To The Guy Who Shouldn’t Have Been Born on Valentine’s Day

Disclaimer:  This piece of prose is fiction.  Although it is based in reality, it is not based on something that directly happened to me. Also, I should mention that this may be triggering for some because it deals with a theme of abuse. 


To The Guy Who Shouldn’t Have Been Born on Valentine’s Day:


You were tall — a steady machine with a height of six-foot-four or so. And she was slim because that was how you liked her. Some days she was the apple you chose to sink your teeth into, leaving your spit on her soft skin and your touch down to the core. But other days she was nothing but water. She was stunningly beautiful, but she was empty.

At first, there were only tears. Then there were snaps of judgement without snaps of bone. And then there were bruises. Thumbprints appeared as your claim to her skin, and little by little, she became your blueprint. Smile lines were replaced by guidelines, and those guidelines were replaced by complacency. Complacency soon became transparency until she was less than an outline and you were everything inside of her.

All the while I was paralyzed. Every closed door was a weapon, and my fear was their ally. To turn that knob would accept the certainty of pain. To turn that knob would be a statement.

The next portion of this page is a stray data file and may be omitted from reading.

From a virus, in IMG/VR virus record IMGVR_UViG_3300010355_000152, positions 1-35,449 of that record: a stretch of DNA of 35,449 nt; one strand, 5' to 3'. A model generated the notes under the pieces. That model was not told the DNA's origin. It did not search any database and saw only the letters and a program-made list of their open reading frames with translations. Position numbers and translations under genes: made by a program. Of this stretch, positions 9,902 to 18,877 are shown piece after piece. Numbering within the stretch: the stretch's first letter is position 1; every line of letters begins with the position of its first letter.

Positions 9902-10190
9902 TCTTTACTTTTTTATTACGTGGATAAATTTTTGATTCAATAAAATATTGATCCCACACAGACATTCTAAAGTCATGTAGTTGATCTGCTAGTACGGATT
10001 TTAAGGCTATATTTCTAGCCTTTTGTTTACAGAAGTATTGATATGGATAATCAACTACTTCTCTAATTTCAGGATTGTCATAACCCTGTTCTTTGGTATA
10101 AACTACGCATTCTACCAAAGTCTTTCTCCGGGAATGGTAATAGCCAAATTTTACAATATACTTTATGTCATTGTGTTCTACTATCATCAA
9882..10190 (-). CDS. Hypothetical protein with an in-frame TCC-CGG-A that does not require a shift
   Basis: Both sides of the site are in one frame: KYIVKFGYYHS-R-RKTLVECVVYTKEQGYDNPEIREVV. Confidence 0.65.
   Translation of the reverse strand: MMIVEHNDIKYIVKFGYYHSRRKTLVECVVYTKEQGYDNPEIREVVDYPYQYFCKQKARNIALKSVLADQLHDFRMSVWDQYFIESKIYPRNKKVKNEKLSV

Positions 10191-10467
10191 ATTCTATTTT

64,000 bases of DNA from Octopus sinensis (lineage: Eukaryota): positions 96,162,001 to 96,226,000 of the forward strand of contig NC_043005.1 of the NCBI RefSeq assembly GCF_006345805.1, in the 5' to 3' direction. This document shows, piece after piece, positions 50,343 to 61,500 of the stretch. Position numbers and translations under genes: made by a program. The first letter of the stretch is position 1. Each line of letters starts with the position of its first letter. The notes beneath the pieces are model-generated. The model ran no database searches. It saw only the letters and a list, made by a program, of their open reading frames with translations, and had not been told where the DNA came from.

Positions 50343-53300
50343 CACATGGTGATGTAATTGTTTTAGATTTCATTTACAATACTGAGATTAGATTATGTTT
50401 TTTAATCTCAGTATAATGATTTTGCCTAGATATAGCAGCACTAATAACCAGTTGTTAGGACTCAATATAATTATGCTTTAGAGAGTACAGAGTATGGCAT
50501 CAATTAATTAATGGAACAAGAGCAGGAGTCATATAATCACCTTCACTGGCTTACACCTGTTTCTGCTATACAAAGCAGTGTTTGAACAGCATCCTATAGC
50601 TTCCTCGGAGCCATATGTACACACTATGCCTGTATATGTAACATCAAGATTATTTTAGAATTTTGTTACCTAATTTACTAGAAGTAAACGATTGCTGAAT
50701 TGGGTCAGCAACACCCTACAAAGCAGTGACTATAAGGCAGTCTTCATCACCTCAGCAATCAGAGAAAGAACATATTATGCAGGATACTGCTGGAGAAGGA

And she really loved you. She did. I know because I heard the cries at three in the morning when she begged you to love her back. I know because she tore herself apart to let you feel whole. She was broken because that was how you liked her. She was silent because she wanted to fix you.

I watched it all. I watched each fiber of her being as it was separated into piles of yes and no; I felt her eyes darken and her hair wilt with the changing seasons. I heard the reverberated murmurs of you and only you from her bones and through her teeth.

I wish you were just The Guy Who Shouldn’t Have Been Born on Valentine’s Day to me. Instead, you’re thrown chairs and emptied threats and too many tethered days spent pacing. You’re the closed doors and watered-down glances and the harrowed hospital lights. To her, you’re the one that is gone forever. But you’re always there. On her wrists, her tongue, etched into the deepest crevices of her vitality. 

You really shouldn’t have been born on Valentine’s Day. But you were.